Is it Safe to Drink Water From a Copper Water Bottle?
You are right to ask is it safe to drink water from a copper bottle. Key questions are; what is the recommended daily allowance of copper and how much copper transfers to your drinking water from a copper bottle.
And, is the copper water bottle made from pure copper.
We were curious too, so we commission an independent water testing laboratory to find out how much copper is transferred to water stored in our handcrafted Water Eggs™ copper bottles made from 99% pure copper.
WHO Standards for Copper in Drinking Water
The WHO standard for copper in drinking water is 1.0 mg/L (1,3)
- The tolerable upper intake limit of copper for adults = 10 mg
- The recommended dietary allowance (RDA) is approximately one tenth of the upper limit for adults.
- The RDA of copper for an adult is 0.9 mg per day.
Test #1 – How Much Copper is Transferred to Water in a Copper Bottle?
The purpose of the test was to monitor how much copper transferred to water stored inside the copper water bottle and was this amount meet the guidelines laid out by WHO.
The water sample was typical of treated tap water (ph7) in accordance with the international drinking water standards.
This water was stored in a 1 litre copper water bottle for seven days.
During this time 5 seperate samples were taken from the water bottle at various intervals.
During the 7 day test the percentage of copper measured in the water samples remained relatively stable.
At no time did the amount of copper in the water exceed 0.15 mg/litre which easily meets the WHO’s water safety standards.
Test #2 - With Regular Use Does the Amount of Copper Being Transferred to Water Inside the Copper Bottle Increase or Decrease?
A new Water Eggs™ copper bottle was filled with pH adjusted tap water and left to stand for 8 hours before a water sample was taken to measure the copper content.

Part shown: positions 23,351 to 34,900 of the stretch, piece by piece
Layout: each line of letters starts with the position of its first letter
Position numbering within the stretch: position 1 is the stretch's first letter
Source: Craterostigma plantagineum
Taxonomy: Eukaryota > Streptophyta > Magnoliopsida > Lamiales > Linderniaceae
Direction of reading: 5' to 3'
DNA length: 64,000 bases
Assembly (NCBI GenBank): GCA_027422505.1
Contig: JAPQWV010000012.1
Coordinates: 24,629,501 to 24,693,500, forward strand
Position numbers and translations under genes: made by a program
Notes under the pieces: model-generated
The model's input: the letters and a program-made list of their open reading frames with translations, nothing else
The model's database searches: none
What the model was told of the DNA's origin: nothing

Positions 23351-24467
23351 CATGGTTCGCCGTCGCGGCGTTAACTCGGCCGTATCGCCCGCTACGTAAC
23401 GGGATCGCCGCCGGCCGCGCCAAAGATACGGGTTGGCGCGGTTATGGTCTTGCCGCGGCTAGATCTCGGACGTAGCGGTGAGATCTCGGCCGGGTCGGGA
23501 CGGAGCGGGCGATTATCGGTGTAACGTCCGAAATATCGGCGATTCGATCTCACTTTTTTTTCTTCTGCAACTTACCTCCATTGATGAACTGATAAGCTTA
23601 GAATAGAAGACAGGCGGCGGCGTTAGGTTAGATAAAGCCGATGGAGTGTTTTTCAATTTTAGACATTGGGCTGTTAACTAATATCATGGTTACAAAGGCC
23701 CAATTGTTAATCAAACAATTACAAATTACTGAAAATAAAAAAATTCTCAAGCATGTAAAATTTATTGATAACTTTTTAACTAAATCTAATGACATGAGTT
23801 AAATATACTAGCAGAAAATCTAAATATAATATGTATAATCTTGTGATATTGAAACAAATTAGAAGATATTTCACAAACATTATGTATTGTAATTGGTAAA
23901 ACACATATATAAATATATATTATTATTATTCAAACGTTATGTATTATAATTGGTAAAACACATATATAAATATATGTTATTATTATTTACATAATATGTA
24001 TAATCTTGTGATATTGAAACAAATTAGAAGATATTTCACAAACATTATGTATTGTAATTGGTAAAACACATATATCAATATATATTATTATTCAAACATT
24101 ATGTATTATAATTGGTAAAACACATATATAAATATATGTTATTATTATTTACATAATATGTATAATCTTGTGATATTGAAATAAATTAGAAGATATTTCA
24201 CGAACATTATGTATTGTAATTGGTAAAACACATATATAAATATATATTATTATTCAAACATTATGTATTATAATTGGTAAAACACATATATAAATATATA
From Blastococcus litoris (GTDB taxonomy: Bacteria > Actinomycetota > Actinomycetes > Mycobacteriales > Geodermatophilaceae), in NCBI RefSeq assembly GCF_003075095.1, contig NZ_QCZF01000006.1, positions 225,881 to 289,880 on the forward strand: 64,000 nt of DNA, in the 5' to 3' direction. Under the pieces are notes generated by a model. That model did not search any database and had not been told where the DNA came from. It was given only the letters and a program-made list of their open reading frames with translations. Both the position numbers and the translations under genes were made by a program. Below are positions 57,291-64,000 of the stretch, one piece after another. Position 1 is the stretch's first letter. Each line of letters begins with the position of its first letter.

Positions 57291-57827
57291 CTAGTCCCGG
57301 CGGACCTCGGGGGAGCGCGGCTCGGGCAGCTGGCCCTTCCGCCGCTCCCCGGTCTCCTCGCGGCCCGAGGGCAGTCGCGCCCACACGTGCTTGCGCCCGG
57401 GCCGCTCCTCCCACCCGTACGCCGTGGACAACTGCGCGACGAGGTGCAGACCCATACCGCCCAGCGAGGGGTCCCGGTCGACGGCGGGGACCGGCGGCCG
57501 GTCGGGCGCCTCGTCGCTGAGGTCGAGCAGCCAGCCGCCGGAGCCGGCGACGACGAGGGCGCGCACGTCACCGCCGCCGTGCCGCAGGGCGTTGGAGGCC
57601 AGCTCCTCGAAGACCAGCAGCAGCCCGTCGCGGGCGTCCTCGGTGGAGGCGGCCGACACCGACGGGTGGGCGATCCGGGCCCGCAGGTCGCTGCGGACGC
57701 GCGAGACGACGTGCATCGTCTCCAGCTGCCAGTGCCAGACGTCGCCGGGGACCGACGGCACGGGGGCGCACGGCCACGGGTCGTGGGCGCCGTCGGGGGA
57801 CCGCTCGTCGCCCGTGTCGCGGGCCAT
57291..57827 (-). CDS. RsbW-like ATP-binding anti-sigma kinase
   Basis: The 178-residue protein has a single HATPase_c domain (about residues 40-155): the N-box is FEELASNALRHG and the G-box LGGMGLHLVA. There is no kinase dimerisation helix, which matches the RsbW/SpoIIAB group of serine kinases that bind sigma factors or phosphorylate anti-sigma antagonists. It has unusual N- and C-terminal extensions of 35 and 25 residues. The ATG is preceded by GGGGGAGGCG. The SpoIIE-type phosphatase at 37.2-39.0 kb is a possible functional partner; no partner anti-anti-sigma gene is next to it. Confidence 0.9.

After the sample was taken and the result recorded the bottle was emptied.
The bottle was left to stand empty for 16 hours before being refilled the next day with fresh water.
After 8 hours another water sample was taken and the results of the copper content in the water were recorded.
In total five test samples were taken over five consecutive days.
The results of this test indicated when a copper water bottle is used regularly the amount of copper transferred to the water inside the bottle does not increase rather, the copper content decreases.
Is it safe to drink water from a copper bottle?
Independent laboratory testing confirmed it is safe to drink water from a pure copper water bottle. There was no indication the amount of copper would exceed international water standards whether the water was stored in a bottle for a week (test #1) or, stored overnight (test #2).
While copper water does supplement your body’s copper levels it will not be excessive when stored like this in a pure copper water bottle.(2)
Copper has incredible antibacterial and anti-viral properties that neutralise pathogens on contact. This means you can be assured the water inside your water bottle is always fresh and free from disease, mould and fungi.
Copper is without doubt the choice material to store your drinking water in.
- “Copper Fact Sheet for Health Professionals.” NIH Office of Dietary Supplements. U.S. Department of Health and Human Services, 2020. Web. 23 July 2020.
- “Copper.” Health Encyclopedia. University of Rochester Medical Center, 2020. Web. 23 July 2020.
- “Copper in Drinking-water.” Water Sanitation Hygiene. WHO, 2004. Web. 24 July
- “PH in Drinking-water.” Water Sanitation Hygiene. WHO, 2007. Web. 24 July 2020.
About the author:
Kristine Wagner MHS, CPH
Kristine holds a Master of Health Science in Environmental Health and a Certificate in Risk Science from the Johns Hopkins Bloomberg School of Public Health. She is a Certified in Public Health Professional by the NBPHE.
She was a Strategic Information Fellow at the U.S. Embassy in Rwanda supporting HIV/AIDS programs in conjunction with the CDC. She worked as a health scientist at Cardno ChemRisk.
As a student, she conducted environmental health research related to oil development in the Ecuadorian Amazon and wrote her graduate thesis on drinking water contamination from hydraulic fracturing.
Kristine is also a professional scuba diving instructor (PADI MSDT) and worked as a diver in Mexico, Thailand, and Turks & Caicos. She also speaks Spanish and French.